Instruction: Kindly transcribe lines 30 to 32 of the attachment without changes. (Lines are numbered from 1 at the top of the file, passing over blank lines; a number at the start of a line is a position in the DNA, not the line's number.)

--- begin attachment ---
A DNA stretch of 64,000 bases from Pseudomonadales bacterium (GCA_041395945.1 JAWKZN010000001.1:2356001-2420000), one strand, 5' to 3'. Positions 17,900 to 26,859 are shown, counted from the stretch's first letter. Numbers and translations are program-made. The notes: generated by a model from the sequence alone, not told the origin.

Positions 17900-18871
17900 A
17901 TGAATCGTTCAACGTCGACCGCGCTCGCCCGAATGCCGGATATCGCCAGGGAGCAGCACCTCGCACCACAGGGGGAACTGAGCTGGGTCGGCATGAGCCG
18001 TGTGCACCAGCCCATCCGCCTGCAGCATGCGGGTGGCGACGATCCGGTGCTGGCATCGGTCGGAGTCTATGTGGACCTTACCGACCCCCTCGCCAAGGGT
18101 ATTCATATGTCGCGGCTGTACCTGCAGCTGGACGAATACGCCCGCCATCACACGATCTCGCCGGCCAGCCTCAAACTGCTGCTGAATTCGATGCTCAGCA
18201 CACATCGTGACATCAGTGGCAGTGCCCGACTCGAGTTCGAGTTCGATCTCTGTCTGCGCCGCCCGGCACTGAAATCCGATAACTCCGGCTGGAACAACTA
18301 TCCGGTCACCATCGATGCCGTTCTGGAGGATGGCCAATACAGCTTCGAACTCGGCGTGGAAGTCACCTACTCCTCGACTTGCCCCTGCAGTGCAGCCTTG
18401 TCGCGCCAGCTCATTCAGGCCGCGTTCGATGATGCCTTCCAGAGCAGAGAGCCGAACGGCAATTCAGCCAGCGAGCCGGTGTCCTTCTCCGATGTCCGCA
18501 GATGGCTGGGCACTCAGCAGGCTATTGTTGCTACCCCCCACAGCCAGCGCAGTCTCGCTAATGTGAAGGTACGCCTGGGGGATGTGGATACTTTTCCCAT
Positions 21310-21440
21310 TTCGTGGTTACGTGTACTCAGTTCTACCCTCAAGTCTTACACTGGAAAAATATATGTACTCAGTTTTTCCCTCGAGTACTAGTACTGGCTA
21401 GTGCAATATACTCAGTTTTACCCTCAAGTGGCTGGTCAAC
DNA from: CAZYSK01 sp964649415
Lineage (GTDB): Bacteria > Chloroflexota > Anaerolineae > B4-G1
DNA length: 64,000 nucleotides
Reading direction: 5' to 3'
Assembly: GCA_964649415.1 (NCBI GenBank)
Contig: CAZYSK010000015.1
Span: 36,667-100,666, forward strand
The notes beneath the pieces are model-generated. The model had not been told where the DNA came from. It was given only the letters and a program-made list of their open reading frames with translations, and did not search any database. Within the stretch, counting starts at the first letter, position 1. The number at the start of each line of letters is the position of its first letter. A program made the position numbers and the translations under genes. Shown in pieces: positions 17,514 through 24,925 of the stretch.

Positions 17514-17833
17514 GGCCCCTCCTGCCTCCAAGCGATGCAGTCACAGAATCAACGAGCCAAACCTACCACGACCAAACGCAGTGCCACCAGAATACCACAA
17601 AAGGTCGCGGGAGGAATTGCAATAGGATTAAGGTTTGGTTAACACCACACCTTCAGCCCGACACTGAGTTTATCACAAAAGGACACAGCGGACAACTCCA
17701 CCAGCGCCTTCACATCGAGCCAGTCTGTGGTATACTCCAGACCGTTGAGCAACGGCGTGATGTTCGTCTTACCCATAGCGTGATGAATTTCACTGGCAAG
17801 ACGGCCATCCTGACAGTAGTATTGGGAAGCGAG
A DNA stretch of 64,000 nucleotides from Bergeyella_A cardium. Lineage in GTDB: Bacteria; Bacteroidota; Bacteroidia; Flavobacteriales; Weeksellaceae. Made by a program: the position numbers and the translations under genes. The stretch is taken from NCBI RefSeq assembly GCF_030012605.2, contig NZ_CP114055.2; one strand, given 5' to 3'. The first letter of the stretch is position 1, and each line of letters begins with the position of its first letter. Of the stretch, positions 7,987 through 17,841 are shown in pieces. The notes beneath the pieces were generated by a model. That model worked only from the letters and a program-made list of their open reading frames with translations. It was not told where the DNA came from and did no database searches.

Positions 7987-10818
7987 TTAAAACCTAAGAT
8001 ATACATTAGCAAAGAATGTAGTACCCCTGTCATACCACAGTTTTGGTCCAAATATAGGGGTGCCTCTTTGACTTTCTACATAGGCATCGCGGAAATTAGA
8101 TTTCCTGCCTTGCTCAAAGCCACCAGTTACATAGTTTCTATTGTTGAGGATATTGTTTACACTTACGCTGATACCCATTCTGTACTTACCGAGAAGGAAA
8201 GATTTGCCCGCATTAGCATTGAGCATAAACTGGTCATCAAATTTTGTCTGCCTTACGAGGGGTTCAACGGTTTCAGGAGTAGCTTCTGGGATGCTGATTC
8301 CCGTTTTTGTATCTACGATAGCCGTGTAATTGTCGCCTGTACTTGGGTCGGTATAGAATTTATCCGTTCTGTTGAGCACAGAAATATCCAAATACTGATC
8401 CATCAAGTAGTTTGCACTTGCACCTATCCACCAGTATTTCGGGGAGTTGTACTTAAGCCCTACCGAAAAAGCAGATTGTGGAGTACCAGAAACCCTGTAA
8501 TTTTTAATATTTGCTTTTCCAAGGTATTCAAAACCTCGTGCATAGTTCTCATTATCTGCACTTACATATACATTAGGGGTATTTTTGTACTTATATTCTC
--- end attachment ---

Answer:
8001 ATACATTAGCAAAGAATGTAGTACCCCTGTCATACCACAGTTTTGGTCCAAATATAGGGGTGCCTCTTTGACTTTCTACATAGGCATCGCGGAAATTAGA
8101 TTTCCTGCCTTGCTCAAAGCCACCAGTTACATAGTTTCTATTGTTGAGGATATTGTTTACACTTACGCTGATACCCATTCTGTACTTACCGAGAAGGAAA
8201 GATTTGCCCGCATTAGCATTGAGCATAAACTGGTCATCAAATTTTGTCTGCCTTACGAGGGGTTCAACGGTTTCAGGAGTAGCTTCTGGGATGCTGATTC